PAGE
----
How to start working with the City Hall (in a larger city)

Way developed as a result of an expert workshop carried out with the participation of representatives/s of city halls from all over Poland.


There is probably such an institution in your city. These are centers run primarily by NGOs as part of a commissioned task and financed by municipal budgets. They offer training opportunities, educational webinars, rental of space on preferential terms, free legal and accounting assistance. Check out what an NGO Support Center in your city has to offer!

STEP 2: Civil Dialogue Commission

These are civic advisory and opinion-making bodies, dealing with specific topics. If there is no Commission in your city dealing with the area you are interested in - the will to establish a KDO can be submitted by min. 5 NGOs operating in the city. Check if you can act within the KDO or establish a new Commission in your city!

STEP 3: Joint Bid

Provided for by Article 14(2) of the Law on Public Benefit Activity and Volunteerism. Two or more NGOs may submit a joint bid to the city, i.e. an activity performed in partnership. If, in cooperation with the City Council or on your own, you manage to find an experienced NGO that is looking for help in implementing your activity, then its joint execution will be a very good way to start the city's activities. It can build your organization's institutional history, enable networking, gain experience and build trust between your NGO and the local government!

STEP 4: Microgrants

This is how it looks, e.g. in Lodz, Gdansk. On the basis of Article 19a of the Law on Public Benefit Activity and Volunteerism, NGOs can apply for funding for their activities not only in open bid competitions (proposed by the office), but also with their own original initiative. However, the amount of such a grant cannot exceed PLN 10 thousand. This is a good financial start - the organization can realize a small event, prove itself as an organizer, write an excellent financial settlement and start a systematic partnership with the local government unit in the best style!

STEP 5: Report the public task as a priority to the cooperation program for the next fiscal year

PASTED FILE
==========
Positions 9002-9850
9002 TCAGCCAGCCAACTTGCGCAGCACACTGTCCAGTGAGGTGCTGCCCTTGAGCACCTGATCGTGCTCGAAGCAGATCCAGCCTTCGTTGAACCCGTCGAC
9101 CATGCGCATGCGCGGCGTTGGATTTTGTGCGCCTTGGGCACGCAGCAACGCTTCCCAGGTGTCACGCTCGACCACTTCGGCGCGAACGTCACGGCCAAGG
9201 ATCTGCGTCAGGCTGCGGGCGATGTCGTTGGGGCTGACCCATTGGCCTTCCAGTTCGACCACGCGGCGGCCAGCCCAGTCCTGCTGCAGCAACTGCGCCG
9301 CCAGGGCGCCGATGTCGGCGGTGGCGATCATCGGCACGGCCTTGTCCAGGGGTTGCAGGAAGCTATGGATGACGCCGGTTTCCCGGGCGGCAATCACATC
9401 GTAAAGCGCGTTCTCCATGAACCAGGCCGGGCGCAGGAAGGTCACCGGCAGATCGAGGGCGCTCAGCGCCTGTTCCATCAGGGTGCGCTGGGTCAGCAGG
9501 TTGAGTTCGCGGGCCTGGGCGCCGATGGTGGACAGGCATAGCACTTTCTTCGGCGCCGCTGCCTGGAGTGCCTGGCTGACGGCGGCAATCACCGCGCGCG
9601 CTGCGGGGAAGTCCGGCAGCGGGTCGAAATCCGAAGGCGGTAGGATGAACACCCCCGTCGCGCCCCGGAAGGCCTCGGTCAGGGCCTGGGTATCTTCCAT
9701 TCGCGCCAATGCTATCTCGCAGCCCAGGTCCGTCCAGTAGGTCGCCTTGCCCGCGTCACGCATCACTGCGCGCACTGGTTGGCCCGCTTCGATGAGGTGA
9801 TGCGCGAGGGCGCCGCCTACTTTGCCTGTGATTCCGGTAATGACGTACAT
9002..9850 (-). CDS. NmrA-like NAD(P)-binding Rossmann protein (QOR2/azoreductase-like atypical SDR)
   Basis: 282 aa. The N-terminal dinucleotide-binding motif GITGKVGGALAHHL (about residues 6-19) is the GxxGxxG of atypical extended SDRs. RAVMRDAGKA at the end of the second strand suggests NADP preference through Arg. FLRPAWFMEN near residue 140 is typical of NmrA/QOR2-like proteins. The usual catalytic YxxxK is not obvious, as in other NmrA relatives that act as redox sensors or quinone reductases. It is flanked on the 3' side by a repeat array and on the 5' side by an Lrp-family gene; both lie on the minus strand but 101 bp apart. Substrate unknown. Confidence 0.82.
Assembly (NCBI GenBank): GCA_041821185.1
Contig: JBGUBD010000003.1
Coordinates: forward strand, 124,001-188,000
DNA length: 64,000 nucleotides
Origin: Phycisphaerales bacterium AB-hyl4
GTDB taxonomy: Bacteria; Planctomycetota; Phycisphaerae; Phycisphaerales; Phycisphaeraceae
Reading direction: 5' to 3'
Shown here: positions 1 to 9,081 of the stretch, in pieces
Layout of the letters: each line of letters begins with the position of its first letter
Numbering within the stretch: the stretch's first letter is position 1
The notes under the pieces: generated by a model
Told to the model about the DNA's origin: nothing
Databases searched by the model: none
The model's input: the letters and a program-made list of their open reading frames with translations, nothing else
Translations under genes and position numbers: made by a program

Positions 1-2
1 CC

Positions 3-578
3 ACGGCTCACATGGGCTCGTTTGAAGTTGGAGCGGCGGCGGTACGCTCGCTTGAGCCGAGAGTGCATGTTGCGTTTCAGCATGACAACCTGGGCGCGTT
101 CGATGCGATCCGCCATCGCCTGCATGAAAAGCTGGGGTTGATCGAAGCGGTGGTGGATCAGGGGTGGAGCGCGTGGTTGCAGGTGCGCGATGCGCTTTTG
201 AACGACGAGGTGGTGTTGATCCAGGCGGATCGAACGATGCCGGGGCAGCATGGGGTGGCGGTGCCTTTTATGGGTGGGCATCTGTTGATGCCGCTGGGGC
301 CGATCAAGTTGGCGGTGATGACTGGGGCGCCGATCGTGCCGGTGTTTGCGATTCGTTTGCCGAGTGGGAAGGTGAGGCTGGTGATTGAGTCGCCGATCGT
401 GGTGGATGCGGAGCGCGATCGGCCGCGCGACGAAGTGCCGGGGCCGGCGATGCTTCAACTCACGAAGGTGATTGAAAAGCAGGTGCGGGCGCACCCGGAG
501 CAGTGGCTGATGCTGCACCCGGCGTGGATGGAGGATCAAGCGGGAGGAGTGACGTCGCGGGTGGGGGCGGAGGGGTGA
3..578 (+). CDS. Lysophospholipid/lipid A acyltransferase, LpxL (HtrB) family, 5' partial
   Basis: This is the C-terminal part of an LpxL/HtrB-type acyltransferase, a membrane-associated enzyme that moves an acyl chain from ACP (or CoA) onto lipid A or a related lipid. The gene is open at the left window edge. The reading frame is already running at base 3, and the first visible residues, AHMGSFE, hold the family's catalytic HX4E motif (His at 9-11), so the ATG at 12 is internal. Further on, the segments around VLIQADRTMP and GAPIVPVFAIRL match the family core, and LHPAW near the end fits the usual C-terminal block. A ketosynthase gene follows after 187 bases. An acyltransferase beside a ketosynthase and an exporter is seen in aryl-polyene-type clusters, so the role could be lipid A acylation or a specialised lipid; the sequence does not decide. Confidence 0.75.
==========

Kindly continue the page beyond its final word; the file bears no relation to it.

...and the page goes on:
According to Article 5a (1) of the Law on Public Benefit Activity and Volunteerism, it is the duty of each local government unit to establish a Program of cooperation with NGOs for the next fiscal years. Some cities also create multi-year plans in this regard (but this is not mandatory). Organizations can participate in consultations of such programs and submit their proposals for public tasks that should be prioritized by the office. Such action can make your organization's activities closer to the goals pursued by the local office in the coming years!

STEP 6: Report for a meeting at a specific city council committee/ department

An interesting way to establish a closer relationship with the office is to arrange a personal meeting during a session of a selected city council committee or department to discuss your organization's specific proposal or general prospects for cooperation. When doing so, however, it is worth not expecting full acceptance of your proposal without any comments from the office. On the contrary, this type of meeting should be approached with understanding and interest in the work of the department in question, be open to learning and looking for possible points of common ground.

STEP 7: Experience of unpaid action

A way to gain the trust of the office, gather experience and build the history of your organization, as well as expand the network of beneficiaries and cooperating entities of your organization is to offer a free activity (conducted for a limited period of time). These can include workshops in schools, webinars, thematic meetings with local residents. In this way you can offer your local government a form of partnership - your organization will not only draw substantive and financial support from the local government, but will also offer something from itself. Of course, an unpaid activity can only be a beta version of a larger project - if you present yourself well, subsequent editions of such events can be financed from external sources, including those of the city 🙂

STEP 8: Participation in the Public Benefit Council

This is an advisory group that gives opinions on local legislation regarding the third sector, volunteerism or public benefit. The councils are appointed by the executive body (e.g., the head of the municipality). It is mandatory for a letter expressing the will of min. 5 local organizations. The term of office of a municipal or district council is 3 years. The powers of the council are primarily to take positions on legislation, but they can be expanded depending on the initiative of its members. 

STEP 9: Self-initiative proposal

In accordance with Article 12 of the Law on Public Benefit Activity and Volunteerism, any organization may apply for funding for an activity that has not been provided for by the local government through an open bidding competition. Such an application should include a description of the proposed task and an estimate of its costs. If the authority deems the task justified, it will inform you of the granting of the application and the date on which a tender competition will be opened for the task. Then your organization can apply in it. We hint: in the case of an initiative application, it is worthwhile to prepare your offer well. Present your organization, its vision and team structure to the office, and show what (measurable!) benefits our idea will bring to the city. Before submitting a formal proposal, it is worth arranging a conceptual meeting with the mayor or the person representing the office in the area, verify its good and bad points and together look for the best solution.